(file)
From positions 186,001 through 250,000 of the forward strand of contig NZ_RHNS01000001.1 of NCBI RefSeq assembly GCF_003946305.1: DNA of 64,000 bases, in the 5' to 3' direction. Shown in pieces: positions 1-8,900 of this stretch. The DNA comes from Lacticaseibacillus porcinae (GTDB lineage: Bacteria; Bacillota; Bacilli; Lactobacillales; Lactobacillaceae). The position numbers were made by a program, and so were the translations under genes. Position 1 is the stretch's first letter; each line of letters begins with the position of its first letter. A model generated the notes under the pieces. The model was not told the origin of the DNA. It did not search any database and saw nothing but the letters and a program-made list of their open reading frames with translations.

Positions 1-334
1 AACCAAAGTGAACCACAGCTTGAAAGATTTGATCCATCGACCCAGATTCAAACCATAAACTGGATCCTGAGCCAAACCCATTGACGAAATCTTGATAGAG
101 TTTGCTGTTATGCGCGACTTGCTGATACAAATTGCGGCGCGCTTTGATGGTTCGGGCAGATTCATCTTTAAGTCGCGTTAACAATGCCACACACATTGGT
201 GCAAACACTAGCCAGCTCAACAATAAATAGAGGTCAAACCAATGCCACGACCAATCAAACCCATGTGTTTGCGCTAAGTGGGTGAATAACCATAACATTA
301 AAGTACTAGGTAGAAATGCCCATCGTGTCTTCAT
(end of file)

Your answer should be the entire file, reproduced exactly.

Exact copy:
From positions 186,001 through 250,000 of the forward strand of contig NZ_RHNS01000001.1 of NCBI RefSeq assembly GCF_003946305.1: DNA of 64,000 bases, in the 5' to 3' direction. Shown in pieces: positions 1-8,900 of this stretch. The DNA comes from Lacticaseibacillus porcinae (GTDB lineage: Bacteria; Bacillota; Bacilli; Lactobacillales; Lactobacillaceae). The position numbers were made by a program, and so were the translations under genes. Position 1 is the stretch's first letter; each line of letters begins with the position of its first letter. A model generated the notes under the pieces. The model was not told the origin of the DNA. It did not search any database and saw nothing but the letters and a program-made list of their open reading frames with translations.

Positions 1-334
1 AACCAAAGTGAACCACAGCTTGAAAGATTTGATCCATCGACCCAGATTCAAACCATAAACTGGATCCTGAGCCAAACCCATTGACGAAATCTTGATAGAG
101 TTTGCTGTTATGCGCGACTTGCTGATACAAATTGCGGCGCGCTTTGATGGTTCGGGCAGATTCATCTTTAAGTCGCGTTAACAATGCCACACACATTGGT
201 GCAAACACTAGCCAGCTCAACAATAAATAGAGGTCAAACCAATGCCACGACCAATCAAACCCATGTGTTTGCGCTAAGTGGGTGAATAACCATAACATTA
301 AAGTACTAGGTAGAAATGCCCATCGTGTCTTCAT